Wednesday’s Fan Forum at the Red and White Club included a question-and-answer session with queries posed both by fans in attendance and through social media.
Here is a sampling of some of those questions and the responses by head coach and general manager John Hufnagel, president/COO Lyle Bauer and players Jon Cornish and Keon Raymond.
Q: Do you expect Eric Fraser to be the starter at safety in 2012?
John Hufnagel: Eric Fraser will be in position to compete for a starting job. I would be disappointed if he did not accomplish that. Backing him up? That would be competition. Andre Clarke is a young man who was in last year’s draft who was injured during his senior season and didn’t get drafted. We picked him up and he came to training camp but injured his foot again. He’ll be back and hopefully it’s not three strikes and out. We’ll see where it goes from there.
Q: What improvements can we expect to see on the defensive front seven?
John Hufnagel: As far as the defensive line, we have signed several defensive linemen. On the defensive end positions, we’ve signed K.C. Asiodu, Chase Vaughn, Montez Robinson and Cody Brown. All these players have one similar trait — they rush the quarterback. On the inside, we have Kareem Brown who we have signed and we have a couple of more players who are on our neg list who will be coming down to rookie camp in Florida where we will be better able to evaluate. At the linebacker position, we signed Joe Henderson, who was with the BC Lions last year and who played at Alabama-Birmingham. Wally (Buono) got into a situation where he had a roster problem and he had to expose Joe . . . and good friend John Hufnagel stole him from him. In the draft last year, Jadon Wagner — who was a linebacker playing for BYU — was drafted by the Hamilton Tiger-Cats but he went back to BYU to finish his eligibility and we acquired him when we traded Milton Collins to Hamilton. Then Marvin White is a very athletic, strong, tall SAM linebacker/DB type player who I’m very excited about. So that is the extent of the players we have signed. Again, we have other players on our neg list or who we will bringing to camp down in Florida. Once all the dust settles, I will have a better idea of who will be coming to training camp.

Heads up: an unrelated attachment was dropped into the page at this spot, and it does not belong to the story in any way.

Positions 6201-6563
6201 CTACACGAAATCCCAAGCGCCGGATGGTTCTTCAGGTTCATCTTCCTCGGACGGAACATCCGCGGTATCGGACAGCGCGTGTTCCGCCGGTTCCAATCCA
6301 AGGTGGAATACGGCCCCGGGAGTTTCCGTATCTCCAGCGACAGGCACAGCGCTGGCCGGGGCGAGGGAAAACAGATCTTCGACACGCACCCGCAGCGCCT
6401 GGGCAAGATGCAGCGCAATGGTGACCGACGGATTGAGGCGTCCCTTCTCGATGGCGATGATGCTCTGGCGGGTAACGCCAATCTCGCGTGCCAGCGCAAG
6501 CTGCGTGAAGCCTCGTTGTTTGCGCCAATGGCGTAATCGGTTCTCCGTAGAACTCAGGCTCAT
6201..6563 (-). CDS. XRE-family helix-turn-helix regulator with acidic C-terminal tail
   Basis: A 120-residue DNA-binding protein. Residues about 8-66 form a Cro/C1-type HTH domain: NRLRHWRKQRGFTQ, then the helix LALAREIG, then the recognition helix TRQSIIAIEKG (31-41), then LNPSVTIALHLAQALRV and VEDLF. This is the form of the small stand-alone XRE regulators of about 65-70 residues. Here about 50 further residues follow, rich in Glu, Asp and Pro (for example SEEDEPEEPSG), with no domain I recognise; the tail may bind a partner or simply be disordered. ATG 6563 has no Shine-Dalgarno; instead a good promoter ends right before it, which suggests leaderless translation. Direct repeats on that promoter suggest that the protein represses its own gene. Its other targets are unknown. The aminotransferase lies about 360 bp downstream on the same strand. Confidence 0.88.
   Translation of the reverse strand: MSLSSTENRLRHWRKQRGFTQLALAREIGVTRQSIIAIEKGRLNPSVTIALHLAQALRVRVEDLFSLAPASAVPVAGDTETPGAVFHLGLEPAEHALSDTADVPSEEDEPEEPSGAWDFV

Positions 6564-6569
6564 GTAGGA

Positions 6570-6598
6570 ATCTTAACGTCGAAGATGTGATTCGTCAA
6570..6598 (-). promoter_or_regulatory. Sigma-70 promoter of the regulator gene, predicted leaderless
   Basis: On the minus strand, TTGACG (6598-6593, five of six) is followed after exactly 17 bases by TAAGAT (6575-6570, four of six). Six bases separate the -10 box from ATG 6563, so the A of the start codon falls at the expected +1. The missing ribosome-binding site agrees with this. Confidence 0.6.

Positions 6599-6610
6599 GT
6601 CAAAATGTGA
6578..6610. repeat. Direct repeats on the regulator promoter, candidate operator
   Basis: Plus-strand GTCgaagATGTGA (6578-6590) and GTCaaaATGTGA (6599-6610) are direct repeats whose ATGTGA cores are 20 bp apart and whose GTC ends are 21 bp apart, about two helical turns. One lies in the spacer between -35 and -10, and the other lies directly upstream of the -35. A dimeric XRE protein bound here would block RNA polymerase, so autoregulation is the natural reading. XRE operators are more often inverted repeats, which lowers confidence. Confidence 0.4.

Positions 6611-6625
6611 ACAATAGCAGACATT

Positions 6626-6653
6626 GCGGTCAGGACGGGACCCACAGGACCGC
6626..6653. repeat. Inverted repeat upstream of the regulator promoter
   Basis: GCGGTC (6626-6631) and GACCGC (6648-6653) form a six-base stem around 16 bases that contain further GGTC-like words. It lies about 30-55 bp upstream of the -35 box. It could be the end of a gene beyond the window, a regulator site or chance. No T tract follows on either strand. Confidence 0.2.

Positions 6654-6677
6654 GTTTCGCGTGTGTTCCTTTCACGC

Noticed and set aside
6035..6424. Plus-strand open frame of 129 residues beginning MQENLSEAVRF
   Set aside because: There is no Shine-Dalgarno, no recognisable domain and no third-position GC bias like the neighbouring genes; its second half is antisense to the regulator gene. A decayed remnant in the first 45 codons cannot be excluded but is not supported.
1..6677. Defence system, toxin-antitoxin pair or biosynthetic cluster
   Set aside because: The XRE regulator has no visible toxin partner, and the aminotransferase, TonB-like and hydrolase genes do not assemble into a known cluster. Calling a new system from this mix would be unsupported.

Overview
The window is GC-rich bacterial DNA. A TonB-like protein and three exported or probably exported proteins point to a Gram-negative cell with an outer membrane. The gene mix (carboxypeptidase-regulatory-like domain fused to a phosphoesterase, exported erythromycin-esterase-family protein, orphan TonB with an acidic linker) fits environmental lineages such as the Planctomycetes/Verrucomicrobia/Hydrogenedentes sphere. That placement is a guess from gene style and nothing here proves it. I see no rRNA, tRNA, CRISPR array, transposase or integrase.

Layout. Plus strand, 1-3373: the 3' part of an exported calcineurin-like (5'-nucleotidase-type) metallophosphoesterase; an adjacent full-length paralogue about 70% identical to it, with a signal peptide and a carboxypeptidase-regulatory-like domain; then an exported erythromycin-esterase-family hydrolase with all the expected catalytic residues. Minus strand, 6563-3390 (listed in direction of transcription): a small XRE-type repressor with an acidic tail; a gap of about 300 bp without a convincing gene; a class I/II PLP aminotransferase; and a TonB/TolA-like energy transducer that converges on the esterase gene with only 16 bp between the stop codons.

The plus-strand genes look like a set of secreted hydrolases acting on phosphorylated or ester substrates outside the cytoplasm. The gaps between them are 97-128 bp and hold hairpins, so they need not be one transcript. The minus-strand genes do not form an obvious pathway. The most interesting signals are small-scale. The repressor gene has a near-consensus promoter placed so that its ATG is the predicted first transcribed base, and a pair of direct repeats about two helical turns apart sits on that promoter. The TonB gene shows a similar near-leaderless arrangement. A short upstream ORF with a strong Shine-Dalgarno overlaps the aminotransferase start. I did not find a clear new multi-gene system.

Q: With Arjei Franklin re-signed and some other Canadian receivers previously signed, where does Arjei fit in to your receiving corps?
John Hufnagel: Well, he’s going to fit in like the other Canadian receivers — come to training camp and try to win a job.
Q: With the special-teams changes made in the off-season, does Rob Maver have the inside track for the punting job due to his capability of handling place-kicking duties in case of an injury to Rene Paredes? Or will it be an open competition with the Australian Scott Crough?
John Hufnagel: It will be an open competition. I don’t know what job Rob Maver will eventually win, if any. He’s going to come in and compete for both jobs and the best kicker will get it. I know that the Australian was here last year trying out. Burke Dales has a big leg and this young man can punt. So it’s going to be an interesting training camp at the kicking position.
Q: Looking back at last year’s season, it was certainly up and down. In the middle of the season, we looked like the best team in the country but we didn’t finish that way. Looking back, what’s the biggest thing you learned from last season?